Monday 10 December 2018

'Forget semi-Ds, build smaller units'

Conor Skehan. Photo: Shane ONeill/Fennell Photography
Conor Skehan. Photo: Shane ONeill/Fennell Photography
Paul Melia

Paul Melia

Large-scale developments of at least 500 units are needed to get economies of scale and deliver affordable homes, the Housing Agency has warned.

Chairman Conor Skehan told a forum on housing and homelessness that a return to building three-bed semi-detached homes will not solve the housing crisis.

He said units are needed for smaller households and the rental market. And he warned that we must not build the "wrong" type of house to cater for a market which no longer exists: "The nightmare situation is to find ourselves like Berlin or Madrid, where the entire sector built houses which didn't sell," he said.

"Our world is about to change very rapidly. It's going to be much smaller households. A third of the population lives alone, but are we preparing for that? Three-quarters of homes will be for three persons or less."

With house prices continuing to rise due to a lack of supply coming on stream, the Housing Agency says one-third of all households are in need of State supports or have "affordability issues".

The demand was for private rented housing, social rented housing and housing to purchase, and the current evidence suggested that demand was highest for quality rented homes.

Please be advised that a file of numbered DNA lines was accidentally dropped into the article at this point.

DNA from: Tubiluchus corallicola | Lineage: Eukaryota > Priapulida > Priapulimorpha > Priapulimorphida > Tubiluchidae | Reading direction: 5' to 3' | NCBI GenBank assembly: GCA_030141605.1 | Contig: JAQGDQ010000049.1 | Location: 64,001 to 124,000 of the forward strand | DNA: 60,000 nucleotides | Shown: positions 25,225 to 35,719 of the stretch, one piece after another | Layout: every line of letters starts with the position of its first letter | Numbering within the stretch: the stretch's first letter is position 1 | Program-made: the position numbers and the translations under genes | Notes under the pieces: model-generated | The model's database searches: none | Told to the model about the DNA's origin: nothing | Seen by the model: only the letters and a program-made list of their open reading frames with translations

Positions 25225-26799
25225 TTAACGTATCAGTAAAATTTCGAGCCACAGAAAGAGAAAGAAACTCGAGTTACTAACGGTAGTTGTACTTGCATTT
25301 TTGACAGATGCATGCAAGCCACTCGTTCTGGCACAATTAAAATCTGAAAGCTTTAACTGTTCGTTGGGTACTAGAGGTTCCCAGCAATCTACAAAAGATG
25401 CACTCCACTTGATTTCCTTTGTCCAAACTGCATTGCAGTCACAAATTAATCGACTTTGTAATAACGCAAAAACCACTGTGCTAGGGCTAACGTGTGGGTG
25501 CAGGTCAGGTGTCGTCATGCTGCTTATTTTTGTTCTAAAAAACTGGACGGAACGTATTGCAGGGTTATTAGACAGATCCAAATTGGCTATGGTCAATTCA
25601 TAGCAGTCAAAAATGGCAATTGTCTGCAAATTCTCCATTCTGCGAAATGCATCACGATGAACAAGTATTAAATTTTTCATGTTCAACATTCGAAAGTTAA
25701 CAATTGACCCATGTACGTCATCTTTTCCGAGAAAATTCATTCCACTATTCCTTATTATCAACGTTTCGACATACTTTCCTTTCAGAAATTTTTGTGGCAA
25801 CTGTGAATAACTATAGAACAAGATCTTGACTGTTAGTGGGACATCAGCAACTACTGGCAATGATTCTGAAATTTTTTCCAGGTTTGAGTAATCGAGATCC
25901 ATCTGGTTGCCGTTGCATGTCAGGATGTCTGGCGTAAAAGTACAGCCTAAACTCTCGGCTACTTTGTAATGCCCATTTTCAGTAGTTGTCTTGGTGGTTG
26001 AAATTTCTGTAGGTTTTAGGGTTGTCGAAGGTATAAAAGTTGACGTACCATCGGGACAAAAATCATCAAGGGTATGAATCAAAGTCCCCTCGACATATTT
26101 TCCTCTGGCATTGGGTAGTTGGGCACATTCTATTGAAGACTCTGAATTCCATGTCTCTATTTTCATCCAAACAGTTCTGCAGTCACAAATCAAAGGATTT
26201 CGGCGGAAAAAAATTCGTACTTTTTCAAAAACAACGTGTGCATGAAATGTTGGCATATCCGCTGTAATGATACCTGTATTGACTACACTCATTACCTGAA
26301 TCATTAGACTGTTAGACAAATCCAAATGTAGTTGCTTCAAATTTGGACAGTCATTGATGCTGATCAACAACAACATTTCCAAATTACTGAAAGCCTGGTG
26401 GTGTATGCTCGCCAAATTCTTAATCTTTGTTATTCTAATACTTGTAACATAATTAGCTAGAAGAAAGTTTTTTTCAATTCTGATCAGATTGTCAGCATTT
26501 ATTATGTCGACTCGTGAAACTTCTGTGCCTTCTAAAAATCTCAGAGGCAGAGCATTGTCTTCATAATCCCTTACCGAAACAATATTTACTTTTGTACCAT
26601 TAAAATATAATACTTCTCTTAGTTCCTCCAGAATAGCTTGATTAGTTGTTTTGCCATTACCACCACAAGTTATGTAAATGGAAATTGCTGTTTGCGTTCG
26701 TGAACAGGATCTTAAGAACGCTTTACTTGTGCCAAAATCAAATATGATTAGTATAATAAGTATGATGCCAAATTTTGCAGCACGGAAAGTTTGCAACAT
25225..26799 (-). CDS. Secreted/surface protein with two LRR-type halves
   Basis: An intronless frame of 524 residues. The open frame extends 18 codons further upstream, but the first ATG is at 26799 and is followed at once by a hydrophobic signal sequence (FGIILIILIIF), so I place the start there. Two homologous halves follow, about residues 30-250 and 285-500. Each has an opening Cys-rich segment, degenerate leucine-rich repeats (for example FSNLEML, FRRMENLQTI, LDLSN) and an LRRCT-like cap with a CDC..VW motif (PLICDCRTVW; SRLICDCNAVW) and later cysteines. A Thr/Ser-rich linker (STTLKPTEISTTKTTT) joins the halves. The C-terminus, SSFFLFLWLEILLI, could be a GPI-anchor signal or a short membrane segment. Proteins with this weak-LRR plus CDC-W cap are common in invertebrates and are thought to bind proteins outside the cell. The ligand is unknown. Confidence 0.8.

But Mr Skehan warned a number of actions were needed to improve affordability, such as increasing land supply, reducing costs including materials and labour, reducing government charges and financing costs. Increasing scale or creating larger schemes was also necessary. In developments with a minimum of 500 units, the costs of concrete, windows and factory elements such as pre-cast kitchen pods was reduced.

"Affordability is beginning to slip out of people's reach again. We must begin to build to price," Mr Skehan said.

"If we cannot supply a house for €250,000, we should not be in the business of supplying houses."

Despite sufficient land being available to build 46,000 homes in the short-term, just over 12,000 were delivered last year.

Irish Independent

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